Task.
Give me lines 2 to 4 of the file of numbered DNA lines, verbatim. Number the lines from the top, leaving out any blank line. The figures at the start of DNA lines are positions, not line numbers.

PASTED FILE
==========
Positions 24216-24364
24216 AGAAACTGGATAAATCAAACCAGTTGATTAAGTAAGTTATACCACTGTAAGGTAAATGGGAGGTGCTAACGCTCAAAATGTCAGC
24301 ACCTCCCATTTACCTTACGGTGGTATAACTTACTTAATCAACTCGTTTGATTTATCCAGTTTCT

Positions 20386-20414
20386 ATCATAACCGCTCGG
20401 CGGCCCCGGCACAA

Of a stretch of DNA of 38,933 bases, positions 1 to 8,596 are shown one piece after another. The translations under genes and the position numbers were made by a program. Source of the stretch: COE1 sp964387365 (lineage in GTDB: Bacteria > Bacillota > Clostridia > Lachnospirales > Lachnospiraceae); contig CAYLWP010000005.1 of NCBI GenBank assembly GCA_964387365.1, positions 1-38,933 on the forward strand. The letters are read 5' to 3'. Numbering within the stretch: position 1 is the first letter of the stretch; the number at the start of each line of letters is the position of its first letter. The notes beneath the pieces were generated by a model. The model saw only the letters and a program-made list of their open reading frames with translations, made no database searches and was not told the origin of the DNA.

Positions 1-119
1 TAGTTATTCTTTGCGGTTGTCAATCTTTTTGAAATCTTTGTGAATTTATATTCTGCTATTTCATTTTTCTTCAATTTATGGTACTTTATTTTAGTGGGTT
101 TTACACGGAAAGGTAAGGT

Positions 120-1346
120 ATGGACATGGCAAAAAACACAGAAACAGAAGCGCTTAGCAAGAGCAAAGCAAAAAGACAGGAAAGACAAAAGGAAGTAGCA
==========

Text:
24216 AGAAACTGGATAAATCAAACCAGTTGATTAAGTAAGTTATACCACTGTAAGGTAAATGGGAGGTGCTAACGCTCAAAATGTCAGC
24301 ACCTCCCATTTACCTTACGGTGGTATAACTTACTTAATCAACTCGTTTGATTTATCCAGTTTCT

Positions 20386-20414